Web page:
In what is an instructive example of the ever shifting landscape of art history, and the mercurial nature of the past in general, a painting in the Dallas Museum of Art that had long ben attributed to the hand of Hudson River School painter Asher B. Durand has been reassigned to George Inness, another great American landscape painter.
Inness was very much influenced by Durand, particularly early in his career, and went on to become even more well known than the elder artist.
Attribution of the painting had been in question, and was borderline to being reduced to “Attributed to Durand” status. Associate Curator of American Art Pauline Gill studied the painting, which was in storage, and in a search for possible alternative attribution, came across a pen and ink drawing by George Inness from the Princeton University Art Museum which appears to be a potential study for the painting.
An expert on Inness was called in and the painting has been reattributed to the more well known artist.
In a demonstration of the little realized fact that a large percentage of the titles of historic artworks are given by curators and art dealers after the fact and not named by the artists themselves, the painting has been retitled from “In the Woods”, a title in keeping with Durand’s works, to “Stream in the Mountains”, a title more in line with the themes associated with Inness’ work of the period.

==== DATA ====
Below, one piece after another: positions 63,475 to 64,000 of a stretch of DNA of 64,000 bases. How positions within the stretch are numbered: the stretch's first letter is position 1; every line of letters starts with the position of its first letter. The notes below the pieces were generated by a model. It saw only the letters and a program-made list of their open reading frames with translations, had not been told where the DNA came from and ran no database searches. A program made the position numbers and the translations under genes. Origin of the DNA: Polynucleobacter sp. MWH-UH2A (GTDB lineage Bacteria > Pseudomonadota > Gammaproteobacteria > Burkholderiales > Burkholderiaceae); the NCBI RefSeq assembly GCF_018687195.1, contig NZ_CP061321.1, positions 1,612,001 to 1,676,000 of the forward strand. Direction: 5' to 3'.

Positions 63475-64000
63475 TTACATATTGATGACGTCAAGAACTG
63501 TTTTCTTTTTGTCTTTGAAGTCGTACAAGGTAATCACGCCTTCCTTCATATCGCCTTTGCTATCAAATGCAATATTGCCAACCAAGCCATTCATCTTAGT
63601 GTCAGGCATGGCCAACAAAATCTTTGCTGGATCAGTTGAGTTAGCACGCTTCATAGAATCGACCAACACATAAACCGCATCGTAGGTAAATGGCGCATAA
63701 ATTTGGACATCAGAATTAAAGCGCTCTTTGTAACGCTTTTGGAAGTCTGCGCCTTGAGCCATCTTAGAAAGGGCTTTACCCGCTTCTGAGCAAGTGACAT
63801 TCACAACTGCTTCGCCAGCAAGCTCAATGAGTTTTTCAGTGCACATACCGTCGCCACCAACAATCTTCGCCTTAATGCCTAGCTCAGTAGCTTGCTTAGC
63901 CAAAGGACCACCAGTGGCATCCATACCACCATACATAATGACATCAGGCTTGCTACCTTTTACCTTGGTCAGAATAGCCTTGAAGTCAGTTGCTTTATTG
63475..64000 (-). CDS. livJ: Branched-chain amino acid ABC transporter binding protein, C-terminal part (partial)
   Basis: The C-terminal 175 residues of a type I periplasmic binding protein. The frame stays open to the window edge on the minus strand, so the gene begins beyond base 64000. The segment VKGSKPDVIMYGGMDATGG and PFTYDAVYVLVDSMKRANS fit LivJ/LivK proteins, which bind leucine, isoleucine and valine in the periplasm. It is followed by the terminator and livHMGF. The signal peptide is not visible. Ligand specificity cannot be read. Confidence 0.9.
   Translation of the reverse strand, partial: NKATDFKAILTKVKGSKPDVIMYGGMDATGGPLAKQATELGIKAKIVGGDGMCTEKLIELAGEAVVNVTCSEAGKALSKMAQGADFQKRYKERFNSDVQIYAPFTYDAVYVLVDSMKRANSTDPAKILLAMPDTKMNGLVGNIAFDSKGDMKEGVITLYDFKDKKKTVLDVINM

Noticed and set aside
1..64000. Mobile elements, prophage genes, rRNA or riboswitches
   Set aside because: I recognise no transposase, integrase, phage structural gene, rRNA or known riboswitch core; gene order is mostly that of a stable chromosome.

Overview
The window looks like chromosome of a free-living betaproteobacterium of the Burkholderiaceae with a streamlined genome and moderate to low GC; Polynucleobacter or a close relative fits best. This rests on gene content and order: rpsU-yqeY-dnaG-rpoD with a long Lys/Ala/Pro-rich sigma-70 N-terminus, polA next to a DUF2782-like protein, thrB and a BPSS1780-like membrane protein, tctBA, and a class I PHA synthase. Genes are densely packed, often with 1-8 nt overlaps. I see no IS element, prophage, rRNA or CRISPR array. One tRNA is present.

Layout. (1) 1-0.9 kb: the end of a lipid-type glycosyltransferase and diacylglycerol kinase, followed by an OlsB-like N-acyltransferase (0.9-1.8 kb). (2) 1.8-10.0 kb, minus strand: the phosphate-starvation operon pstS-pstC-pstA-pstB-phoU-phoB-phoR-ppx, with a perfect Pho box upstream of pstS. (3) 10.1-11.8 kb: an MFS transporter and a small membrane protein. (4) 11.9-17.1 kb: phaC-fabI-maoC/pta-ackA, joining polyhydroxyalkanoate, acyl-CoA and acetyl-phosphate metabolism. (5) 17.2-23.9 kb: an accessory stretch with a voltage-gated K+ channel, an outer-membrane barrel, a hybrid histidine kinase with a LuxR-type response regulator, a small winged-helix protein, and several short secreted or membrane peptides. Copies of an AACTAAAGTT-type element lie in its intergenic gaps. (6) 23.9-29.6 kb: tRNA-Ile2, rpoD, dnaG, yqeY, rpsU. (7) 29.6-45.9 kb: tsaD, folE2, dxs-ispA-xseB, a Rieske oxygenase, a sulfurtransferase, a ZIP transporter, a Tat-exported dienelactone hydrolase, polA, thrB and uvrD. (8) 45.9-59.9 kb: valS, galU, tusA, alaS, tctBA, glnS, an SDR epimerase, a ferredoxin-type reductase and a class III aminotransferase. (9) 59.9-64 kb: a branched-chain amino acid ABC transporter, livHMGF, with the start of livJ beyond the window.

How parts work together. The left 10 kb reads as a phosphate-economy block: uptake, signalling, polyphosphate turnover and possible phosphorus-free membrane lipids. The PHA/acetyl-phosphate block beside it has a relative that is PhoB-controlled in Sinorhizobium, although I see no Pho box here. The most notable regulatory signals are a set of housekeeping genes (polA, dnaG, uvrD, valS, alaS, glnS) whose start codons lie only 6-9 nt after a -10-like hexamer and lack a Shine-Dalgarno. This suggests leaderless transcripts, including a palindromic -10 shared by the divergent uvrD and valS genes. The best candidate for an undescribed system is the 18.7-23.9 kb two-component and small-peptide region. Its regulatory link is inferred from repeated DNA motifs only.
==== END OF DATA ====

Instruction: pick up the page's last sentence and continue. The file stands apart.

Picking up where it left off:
Unfortunately, the museum’s website, in accord with the apparent unwritten standards of PR cluelessness demonstrated by a huge number of art museum websites, has not capitalized on the news by publishing an article and image accessible from the home page, but has instead left the story to languish in an unillustrated press release.
The local and national press have done a better job of covering and promoting the story.
I couldn’t even come up with an image of the work on the museum’s site by searching the collections for either Durand, Inness or the alternative names given to the work (sigh).
2 Replies to “Durand reattributed to Inness”
Sounds like the museum doesn’t even realize what they have. An Inness is way more impressive than a Durand in my book.
Thanks for the comment, Greg.
I think they’re aware of the importance of the attribution. I just think they fail to realize the the story could be a much better PR boost for the museum than they are taking advantage of, Just a few photos and a linked article on the website could help generate interest in the museum and its collection in general.
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